Tuesday, August 11, 2009

We're broke!

Yep, the United States, by any accounting measure, is technically broke. But that isn't stopping politicians in Washington from wanting to spend more!

From the National Center for Policy Analysis:

The United States is functionally bankrupt, says Mike Whalen, founder, president and chief executive officer of Heart of America Restaurants and Inns and the policy chairman at the National Center for Policy Analysis.

Let's look at the simple numbers of our national debt. Our on-the-books national debt is $11.6 trillion, but off-the-books federal debt, including Medicare and Social Security, is $107 trillion:

* This is the amount we should have in the bank, according to the federal government's own accountants, to pay for our current promises to our retirees and future retirees.
* This doesn't include unfunded obligations that we have to the pensions and benefits promised to federal workers and veterans.
* Nor does it include huge unfunded pension and benefit obligations for other public employees at levels below the federal government.

Let's just add the $11 trillion to the $107 trillion, and we get $118 trillion:

* Now our total annual national output, or gross domestic product (GDP), is about $14.3 trillion.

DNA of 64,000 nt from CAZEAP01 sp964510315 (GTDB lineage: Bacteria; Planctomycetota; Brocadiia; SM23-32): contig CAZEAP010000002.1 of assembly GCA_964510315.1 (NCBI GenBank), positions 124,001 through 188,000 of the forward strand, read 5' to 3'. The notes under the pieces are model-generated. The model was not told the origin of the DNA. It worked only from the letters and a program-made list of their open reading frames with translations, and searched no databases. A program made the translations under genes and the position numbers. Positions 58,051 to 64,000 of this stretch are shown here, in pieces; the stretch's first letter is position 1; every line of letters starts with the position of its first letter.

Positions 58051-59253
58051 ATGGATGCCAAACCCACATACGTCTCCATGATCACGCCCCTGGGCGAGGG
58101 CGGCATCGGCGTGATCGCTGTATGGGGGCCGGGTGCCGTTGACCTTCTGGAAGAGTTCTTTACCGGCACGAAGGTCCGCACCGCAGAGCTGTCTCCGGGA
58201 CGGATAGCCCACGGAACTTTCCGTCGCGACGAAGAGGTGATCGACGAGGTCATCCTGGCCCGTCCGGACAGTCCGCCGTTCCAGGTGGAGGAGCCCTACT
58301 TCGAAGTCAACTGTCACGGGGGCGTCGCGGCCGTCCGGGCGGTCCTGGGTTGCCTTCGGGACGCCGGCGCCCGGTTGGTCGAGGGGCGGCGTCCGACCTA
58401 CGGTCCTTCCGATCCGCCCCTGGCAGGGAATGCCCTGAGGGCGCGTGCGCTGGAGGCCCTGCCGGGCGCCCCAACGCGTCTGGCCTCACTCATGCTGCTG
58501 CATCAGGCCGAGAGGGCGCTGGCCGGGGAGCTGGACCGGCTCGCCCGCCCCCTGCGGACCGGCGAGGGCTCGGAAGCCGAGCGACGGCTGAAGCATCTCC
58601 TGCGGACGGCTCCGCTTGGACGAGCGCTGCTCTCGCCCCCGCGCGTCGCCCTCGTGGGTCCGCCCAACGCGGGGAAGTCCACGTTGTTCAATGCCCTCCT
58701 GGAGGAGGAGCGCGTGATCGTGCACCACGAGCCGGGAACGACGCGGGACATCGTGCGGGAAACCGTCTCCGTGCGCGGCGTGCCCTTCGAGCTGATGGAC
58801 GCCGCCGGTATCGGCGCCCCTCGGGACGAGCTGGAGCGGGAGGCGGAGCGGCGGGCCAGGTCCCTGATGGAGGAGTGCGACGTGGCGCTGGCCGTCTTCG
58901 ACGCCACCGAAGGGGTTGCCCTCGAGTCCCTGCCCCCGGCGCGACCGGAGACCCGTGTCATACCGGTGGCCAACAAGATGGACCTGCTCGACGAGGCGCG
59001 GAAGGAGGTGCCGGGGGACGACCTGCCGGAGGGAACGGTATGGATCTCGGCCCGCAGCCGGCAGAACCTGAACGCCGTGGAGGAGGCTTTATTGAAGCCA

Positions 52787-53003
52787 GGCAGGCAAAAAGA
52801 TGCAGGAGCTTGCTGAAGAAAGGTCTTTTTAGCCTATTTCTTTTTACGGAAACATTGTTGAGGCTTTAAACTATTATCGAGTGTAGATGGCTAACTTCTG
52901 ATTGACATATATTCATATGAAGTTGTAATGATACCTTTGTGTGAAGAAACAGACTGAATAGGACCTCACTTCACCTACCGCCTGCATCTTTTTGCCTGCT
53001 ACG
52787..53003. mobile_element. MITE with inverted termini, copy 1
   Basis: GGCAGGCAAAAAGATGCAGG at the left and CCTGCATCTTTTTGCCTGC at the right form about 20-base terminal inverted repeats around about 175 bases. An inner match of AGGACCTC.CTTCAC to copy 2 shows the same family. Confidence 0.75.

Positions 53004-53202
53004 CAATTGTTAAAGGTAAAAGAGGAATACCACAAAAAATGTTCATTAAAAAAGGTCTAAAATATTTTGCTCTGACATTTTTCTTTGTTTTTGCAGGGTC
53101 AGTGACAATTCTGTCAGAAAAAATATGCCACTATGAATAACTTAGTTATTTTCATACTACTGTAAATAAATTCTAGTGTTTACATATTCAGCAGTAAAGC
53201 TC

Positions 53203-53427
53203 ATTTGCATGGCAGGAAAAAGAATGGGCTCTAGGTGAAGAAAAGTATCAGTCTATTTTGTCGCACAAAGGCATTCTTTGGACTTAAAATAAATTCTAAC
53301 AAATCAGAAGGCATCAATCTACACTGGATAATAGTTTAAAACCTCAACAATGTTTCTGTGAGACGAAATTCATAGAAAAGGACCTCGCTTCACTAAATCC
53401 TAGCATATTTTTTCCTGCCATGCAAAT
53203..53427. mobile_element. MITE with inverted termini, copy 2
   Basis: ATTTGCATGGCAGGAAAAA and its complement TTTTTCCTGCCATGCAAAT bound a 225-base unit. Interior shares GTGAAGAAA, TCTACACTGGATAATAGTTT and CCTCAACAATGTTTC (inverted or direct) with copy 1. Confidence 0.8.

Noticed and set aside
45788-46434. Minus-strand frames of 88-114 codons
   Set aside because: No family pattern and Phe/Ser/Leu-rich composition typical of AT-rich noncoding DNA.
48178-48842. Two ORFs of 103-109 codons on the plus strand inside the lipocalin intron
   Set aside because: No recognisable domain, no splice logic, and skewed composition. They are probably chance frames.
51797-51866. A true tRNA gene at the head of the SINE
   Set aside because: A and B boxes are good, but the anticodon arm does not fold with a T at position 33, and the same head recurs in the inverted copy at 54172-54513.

* Total federal receipts, or income if stated in business terms, are about $2.5 trillion.
* This means that our debt to federal income ratio is about 47, and that ratio assumes that the federal revenues are free to retire the obligations, which they are not.

We must pay for defense and a myriad of other programs. Again, in business terms, there is no free cash flow to pay these massive obligations, says Whalen.

Our total national private net worth, according to the Federal Reserve Board, is about $51.5 trillion. That means our federal unfunded liabilities represent 2.3 times our collective net worth. That's pretty darn broke, says Whalen.

Ask any accountant, banker, or anyone remotely familiar with simple accounting knowledge if we can service this debt, and the collective answer is a resounding "no." Any business with these ratios would be a complete basket case, hopelessly bankrupt. Unlike General Motors Corp., there is no one with the wherewithal to bail out the United States, says Whalen.

1 comment:

Hooda Thunkit (Dave Zawodny) said...

Isn't that reason enough for us to elect only accountants and others familiar enough with simple accounting practices and standards instead of active, retired and wannabe circus clowns?

(Somebody had to ask...)

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